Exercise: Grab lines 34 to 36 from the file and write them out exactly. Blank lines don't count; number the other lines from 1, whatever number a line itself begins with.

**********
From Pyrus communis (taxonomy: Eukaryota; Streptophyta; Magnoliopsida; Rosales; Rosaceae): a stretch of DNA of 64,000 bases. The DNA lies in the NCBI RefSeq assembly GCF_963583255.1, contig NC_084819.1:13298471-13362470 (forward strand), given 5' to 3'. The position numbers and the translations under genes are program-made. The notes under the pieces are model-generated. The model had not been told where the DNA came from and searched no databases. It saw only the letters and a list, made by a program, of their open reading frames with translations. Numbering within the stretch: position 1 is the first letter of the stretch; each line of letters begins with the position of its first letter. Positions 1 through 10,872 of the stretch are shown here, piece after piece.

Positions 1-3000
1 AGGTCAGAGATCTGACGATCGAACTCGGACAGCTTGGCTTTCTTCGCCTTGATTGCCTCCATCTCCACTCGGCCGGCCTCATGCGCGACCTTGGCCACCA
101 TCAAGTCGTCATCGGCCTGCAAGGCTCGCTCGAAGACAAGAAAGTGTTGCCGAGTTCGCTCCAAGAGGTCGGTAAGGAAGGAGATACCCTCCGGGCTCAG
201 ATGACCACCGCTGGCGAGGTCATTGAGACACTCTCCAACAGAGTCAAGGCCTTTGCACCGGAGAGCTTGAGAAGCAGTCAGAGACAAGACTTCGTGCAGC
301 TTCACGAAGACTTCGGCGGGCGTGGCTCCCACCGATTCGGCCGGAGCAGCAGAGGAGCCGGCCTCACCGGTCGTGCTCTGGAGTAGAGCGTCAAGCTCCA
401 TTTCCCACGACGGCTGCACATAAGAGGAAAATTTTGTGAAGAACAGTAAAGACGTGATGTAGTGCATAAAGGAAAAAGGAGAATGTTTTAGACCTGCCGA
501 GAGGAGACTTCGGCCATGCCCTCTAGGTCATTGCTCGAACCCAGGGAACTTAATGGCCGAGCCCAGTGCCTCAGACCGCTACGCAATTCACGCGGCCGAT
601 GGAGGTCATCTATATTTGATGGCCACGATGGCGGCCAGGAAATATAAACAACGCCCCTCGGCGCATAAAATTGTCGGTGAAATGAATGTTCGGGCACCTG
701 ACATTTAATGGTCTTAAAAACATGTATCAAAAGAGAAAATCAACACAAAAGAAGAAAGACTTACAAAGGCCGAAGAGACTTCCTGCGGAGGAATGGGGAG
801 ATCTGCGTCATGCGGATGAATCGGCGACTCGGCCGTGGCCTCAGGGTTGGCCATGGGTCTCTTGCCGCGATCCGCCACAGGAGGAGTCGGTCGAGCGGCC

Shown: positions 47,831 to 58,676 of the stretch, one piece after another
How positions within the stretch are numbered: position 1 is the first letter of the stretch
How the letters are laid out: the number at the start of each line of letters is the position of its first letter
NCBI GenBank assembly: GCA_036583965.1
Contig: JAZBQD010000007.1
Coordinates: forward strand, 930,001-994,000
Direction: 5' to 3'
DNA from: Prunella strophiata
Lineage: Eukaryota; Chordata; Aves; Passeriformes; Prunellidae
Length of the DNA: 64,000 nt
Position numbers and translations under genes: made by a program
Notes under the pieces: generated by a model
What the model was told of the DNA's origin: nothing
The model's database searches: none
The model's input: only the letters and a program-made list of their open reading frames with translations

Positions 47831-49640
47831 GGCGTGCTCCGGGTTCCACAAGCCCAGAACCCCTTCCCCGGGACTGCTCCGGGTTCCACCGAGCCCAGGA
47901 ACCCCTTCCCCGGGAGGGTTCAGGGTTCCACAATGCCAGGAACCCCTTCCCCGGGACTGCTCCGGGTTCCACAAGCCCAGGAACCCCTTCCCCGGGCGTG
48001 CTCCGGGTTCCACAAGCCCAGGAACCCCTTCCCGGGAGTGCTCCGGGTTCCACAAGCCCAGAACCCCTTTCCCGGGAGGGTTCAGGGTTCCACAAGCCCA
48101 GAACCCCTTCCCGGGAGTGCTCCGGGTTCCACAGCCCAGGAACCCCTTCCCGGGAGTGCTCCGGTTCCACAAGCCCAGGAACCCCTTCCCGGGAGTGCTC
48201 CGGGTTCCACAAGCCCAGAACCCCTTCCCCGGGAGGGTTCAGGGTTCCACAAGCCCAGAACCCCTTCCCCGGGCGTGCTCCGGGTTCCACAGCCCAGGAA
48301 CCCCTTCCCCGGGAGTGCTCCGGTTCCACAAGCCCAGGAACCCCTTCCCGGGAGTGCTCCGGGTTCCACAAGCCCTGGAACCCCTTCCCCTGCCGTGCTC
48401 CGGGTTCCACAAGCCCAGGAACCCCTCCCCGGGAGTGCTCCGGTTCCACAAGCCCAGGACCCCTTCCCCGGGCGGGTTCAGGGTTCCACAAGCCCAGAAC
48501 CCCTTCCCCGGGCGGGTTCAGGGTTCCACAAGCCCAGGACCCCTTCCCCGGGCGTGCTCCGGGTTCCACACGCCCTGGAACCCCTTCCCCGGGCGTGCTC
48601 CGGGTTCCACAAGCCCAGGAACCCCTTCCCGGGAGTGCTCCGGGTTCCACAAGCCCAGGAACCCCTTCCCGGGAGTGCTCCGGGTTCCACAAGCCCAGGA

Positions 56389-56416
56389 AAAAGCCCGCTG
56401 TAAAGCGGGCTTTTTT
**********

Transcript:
48401 CGGGTTCCACAAGCCCAGGAACCCCTCCCCGGGAGTGCTCCGGTTCCACAAGCCCAGGACCCCTTCCCCGGGCGGGTTCAGGGTTCCACAAGCCCAGAAC
48501 CCCTTCCCCGGGCGGGTTCAGGGTTCCACAAGCCCAGGACCCCTTCCCCGGGCGTGCTCCGGGTTCCACACGCCCTGGAACCCCTTCCCCGGGCGTGCTC
48601 CGGGTTCCACAAGCCCAGGAACCCCTTCCCGGGAGTGCTCCGGGTTCCACAAGCCCAGGAACCCCTTCCCGGGAGTGCTCCGGGTTCCACAAGCCCAGGA